– as he worked with Danish, Dutch, Canadian, Swedish, and Singaporean doctors in a maze of tents housing makeshift wards and operating theatres, lacking items such as CT scanners. As the weeks went on, serious cases with brain injuries were also brought in. “To my great surprise, the patients we treated were almost exclusively Iraqi soldiers,” he says. “They’d been badly injured in the Allied drive forward and taken captive. They were flown in on a helicopter, to our hospital, and treated in the same way as we would have treated one of our own. “Some of these Iraqi guys, God bless, were very malnourished, dehydrated, hadn’t been wearing shoes for quite some time… Some didn’t know what was going to happen to them.

“Communication was through ex-pat Kuwaiti interpreters, brought in to spot any Iraqis pretending to be Kuwaitis – so, guys on our side. They weren’t shy in telling the Iraqis what they thought of Saddam! “These were patients, not prisoners, but it was the first time I’d dealt with patients with whom I had no immediate means of communication. You had to be empathetic, smile, look them in the eye. “That said, there were also times when you had to provide quite aggressive medical care for people who didn’t understand what was going on, were patently petrified, and who’d been told we were going to torture them or something. Ultimately though, we did contribute to saving lives.”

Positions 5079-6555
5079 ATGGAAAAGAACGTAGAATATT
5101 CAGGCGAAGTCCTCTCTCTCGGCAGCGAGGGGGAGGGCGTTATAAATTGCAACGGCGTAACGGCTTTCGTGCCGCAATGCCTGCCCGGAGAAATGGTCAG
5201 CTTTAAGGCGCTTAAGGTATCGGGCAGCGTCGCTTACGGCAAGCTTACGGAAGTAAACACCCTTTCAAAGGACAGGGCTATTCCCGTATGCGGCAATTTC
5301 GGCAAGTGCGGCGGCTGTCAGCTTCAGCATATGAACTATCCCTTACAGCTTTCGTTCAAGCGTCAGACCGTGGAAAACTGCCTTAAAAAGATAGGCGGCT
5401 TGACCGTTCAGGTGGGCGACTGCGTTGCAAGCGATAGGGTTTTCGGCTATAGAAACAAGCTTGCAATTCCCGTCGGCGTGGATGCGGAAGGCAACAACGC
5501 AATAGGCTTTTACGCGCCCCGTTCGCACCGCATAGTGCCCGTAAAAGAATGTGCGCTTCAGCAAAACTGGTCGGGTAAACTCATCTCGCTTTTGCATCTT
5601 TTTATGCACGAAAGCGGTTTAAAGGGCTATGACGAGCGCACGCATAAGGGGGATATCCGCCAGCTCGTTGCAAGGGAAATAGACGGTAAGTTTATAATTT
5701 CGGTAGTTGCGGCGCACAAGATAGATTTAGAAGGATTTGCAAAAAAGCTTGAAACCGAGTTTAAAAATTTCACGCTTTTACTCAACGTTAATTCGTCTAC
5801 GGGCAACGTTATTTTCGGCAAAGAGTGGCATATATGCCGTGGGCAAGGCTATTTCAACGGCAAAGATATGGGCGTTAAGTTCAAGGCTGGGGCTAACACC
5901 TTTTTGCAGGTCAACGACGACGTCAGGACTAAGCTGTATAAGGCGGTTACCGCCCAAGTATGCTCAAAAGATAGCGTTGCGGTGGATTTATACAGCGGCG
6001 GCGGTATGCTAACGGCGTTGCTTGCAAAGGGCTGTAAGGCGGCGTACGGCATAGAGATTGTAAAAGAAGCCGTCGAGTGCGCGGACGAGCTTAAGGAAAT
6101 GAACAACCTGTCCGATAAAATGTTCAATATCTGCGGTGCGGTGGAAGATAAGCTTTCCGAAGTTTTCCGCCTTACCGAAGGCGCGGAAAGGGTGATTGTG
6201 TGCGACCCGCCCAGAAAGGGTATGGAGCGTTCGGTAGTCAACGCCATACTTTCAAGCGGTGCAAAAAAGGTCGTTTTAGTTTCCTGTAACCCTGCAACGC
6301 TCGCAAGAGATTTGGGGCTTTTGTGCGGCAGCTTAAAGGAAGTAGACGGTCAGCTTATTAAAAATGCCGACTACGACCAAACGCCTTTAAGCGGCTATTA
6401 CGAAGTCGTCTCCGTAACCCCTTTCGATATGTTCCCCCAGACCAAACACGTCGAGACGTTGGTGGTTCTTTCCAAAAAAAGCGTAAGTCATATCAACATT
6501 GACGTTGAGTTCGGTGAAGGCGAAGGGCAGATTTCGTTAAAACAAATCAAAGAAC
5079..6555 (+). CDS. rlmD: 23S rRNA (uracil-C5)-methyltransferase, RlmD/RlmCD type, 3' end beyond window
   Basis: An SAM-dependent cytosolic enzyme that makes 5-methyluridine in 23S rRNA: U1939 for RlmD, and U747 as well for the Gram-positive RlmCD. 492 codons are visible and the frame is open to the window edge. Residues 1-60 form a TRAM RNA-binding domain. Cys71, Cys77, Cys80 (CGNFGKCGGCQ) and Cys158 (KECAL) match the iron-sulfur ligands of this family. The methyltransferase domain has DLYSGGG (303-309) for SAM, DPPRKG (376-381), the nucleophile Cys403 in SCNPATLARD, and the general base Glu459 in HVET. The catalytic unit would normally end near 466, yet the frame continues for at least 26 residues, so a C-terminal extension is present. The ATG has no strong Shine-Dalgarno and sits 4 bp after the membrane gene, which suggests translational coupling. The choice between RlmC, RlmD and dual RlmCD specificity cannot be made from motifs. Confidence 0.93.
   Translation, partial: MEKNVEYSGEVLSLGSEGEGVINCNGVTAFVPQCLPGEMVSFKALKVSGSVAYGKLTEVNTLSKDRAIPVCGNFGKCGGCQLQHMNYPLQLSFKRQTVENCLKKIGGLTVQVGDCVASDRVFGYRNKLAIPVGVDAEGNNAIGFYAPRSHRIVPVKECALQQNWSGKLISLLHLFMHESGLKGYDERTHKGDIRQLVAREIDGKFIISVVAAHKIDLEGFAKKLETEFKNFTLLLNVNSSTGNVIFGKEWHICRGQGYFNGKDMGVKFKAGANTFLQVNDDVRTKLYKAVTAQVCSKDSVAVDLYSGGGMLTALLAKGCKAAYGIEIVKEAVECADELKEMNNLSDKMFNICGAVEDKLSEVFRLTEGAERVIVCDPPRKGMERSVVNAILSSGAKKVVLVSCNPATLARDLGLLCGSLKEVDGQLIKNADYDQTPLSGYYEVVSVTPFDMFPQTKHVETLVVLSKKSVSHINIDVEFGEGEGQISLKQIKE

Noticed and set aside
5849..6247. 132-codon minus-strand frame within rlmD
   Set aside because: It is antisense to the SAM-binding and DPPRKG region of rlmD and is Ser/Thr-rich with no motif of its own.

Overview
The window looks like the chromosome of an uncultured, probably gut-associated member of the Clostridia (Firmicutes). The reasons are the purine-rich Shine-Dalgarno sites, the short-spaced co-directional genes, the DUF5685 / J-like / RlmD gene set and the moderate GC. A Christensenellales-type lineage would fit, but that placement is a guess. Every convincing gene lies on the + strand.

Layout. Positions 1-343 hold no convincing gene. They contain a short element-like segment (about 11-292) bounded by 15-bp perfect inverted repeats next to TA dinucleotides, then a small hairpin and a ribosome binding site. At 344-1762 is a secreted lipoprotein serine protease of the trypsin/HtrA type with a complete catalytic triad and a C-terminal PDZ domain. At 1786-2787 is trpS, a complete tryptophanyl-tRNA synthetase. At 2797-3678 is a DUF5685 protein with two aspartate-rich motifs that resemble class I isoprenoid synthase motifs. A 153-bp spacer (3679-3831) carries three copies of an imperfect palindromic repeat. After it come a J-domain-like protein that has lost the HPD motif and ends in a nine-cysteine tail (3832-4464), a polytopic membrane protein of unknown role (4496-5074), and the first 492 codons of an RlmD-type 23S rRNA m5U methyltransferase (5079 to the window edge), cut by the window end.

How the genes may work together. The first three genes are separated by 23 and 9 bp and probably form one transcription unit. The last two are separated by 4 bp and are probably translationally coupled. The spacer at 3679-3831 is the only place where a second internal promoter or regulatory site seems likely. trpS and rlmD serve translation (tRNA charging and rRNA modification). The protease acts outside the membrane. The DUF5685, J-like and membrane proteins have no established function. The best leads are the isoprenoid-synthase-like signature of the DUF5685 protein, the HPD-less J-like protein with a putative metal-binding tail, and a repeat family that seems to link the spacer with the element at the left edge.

25 February 2021 Jewish News



Diversity division / IHRA debate / News